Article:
True, we may not have committed their particular sins; we may not have used illegal drugs, or had children out of wedlock, or been too lazy to go out and find a job. But, in whatever way our rebellion against God and His righteous standards manifested itself, we too were once just as foolish, disobedient, and deceived as the person we feel so justified in criticizing.

It’s not that Scripture is saying we must not correct our loved ones for their off-center behavior. Many times correcting someone who is living dangerously is the most loving thing we can do. But when we do correct them, we must do it by speaking the truth, but only in a gentle, loving and supportive way (Galatians 6:1; Ephesians 4:15).

We must recognize that it is only the grace of God – His unconditional love that favored us when we had absolutely nothing good to offer Him – that has lifted us out of our own pits of darkness and destruction, and into the light of Christ.

So the next time you get ready to harshly criticize and condemn and talk negatively about the way someone else is living … STOP!

When we allow ourselves to speak evil of others, we become the ones who are falling into ungodly behavior.

Ron Franklin


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Stay focused on your mission!

Do you know what your mission in life is? Jesus certainly knew His. And whatever happened, He always stayed focused on His mission.

BibleLuke 9:54-56 (NKJV) And when His disciples James and John saw this, they said, “Lord, do You want us to command fire to come down from heaven and consume them, just as Elijah did?” 55 But He turned and rebuked them, and said, “You do not know what manner of spirit you are of. 56 For the Son of Man did not come to destroy men’s lives but to save them.” And they went to another village.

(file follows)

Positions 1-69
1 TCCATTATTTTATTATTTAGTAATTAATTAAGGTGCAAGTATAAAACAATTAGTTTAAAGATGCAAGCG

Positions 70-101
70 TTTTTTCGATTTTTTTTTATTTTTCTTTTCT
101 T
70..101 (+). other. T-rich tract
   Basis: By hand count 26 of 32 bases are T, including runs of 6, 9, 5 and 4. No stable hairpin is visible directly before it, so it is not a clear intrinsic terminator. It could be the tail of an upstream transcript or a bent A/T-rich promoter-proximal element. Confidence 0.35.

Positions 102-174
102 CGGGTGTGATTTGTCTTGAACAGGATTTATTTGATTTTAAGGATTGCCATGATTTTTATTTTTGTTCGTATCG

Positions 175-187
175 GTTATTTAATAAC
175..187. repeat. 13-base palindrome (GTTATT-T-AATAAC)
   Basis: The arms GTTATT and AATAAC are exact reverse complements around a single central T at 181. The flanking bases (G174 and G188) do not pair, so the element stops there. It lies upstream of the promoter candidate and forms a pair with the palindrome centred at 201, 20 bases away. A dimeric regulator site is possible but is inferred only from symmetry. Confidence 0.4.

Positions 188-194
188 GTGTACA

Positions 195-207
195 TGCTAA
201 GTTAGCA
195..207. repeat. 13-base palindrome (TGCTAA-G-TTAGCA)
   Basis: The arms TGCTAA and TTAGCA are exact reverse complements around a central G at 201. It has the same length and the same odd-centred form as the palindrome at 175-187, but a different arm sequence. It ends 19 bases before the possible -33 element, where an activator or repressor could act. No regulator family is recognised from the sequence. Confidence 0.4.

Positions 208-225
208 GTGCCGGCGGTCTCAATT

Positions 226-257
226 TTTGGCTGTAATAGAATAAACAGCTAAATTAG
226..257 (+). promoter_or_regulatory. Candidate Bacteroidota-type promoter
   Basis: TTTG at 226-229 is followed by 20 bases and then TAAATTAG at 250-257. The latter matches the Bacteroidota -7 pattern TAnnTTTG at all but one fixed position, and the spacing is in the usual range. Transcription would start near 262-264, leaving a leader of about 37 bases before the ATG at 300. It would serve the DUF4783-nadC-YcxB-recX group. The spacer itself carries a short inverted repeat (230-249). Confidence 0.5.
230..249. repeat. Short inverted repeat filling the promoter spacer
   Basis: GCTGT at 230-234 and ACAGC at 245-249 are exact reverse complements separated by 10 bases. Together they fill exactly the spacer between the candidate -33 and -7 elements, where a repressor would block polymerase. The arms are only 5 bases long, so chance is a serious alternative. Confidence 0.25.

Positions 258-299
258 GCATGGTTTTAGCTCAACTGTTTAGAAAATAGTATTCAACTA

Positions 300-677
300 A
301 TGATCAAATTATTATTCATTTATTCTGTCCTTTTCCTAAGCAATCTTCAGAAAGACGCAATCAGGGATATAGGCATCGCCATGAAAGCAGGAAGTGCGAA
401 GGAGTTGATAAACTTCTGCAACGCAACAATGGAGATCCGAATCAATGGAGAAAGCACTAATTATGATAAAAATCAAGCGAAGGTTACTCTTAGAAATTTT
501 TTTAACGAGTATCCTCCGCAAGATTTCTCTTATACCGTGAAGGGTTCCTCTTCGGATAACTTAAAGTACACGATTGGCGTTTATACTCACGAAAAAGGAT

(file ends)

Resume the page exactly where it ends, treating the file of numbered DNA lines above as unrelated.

When James and John wanted to blow away this Samaritan village because the inhabitants had disrespected Jesus and turned Him away, Jesus let His two firebrand disciples know: “That’s not the mission!”

Jesus didn’t come to destroy people’s lives, He came to save them. No matter what their attitude toward Him, or how they treated Him, getting people saved was always His focus. He never let disrespect or maltreatment by the people He came to save deflect Him from the mission.

The most significant example of the Lord’s laser-like focus on His mission is, of course, the cross. Even as He was being put to death by the very people He came to deliver from death, Jesus prayed, “Father, forgive them, for they know not what they do.”

Every day I need to ask myself, how focused am I on my mission? Do I have the same laser focus on seeing my neighbors delivered from death that Jesus had?

And just how much (or how little) disrespect or opposition from the people around me will it take to make me start reacting to how I’m being treated, rather than keeping my focus on the mission?

Ron Franklin

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How Well Do You Walk?

Have you noticed that if you know someone well, you can recognize them just by the way they walk?

That’s true physically, and it’s also true spiritually. In spiritual terms, a person’s walk is their way of life – their deliberate decisions that determine how they will live every day.

The Bible teaches that we need to be very careful about the way we walk. For example, look at how the Apostle Paul urges believers to walk:

BibleRomans 13:13 (NKJV) Let us walk properly, as in the day, not in revelry and drunkenness, not in lewdness and lust, not in strife and envy.

A “proper” walk for a Christian does not include revelry (carousing), drunkenness, lewdness, lust, strife or envy. Those are some of the “thou shalt nots” of the Christian walk.

But there are also many positive features that should be evident in every believer’s walk. Here’s one that is absolutely fundamental to the Christian life:

Ephesians 5:2 And walk in love, as Christ also has loved us and given Himself for us, an offering and a sacrifice to God for a sweet-smelling aroma.

If there’s one thing that should characterize the walk of Christian, it’s love!

How well do you walk today?

Ron Franklin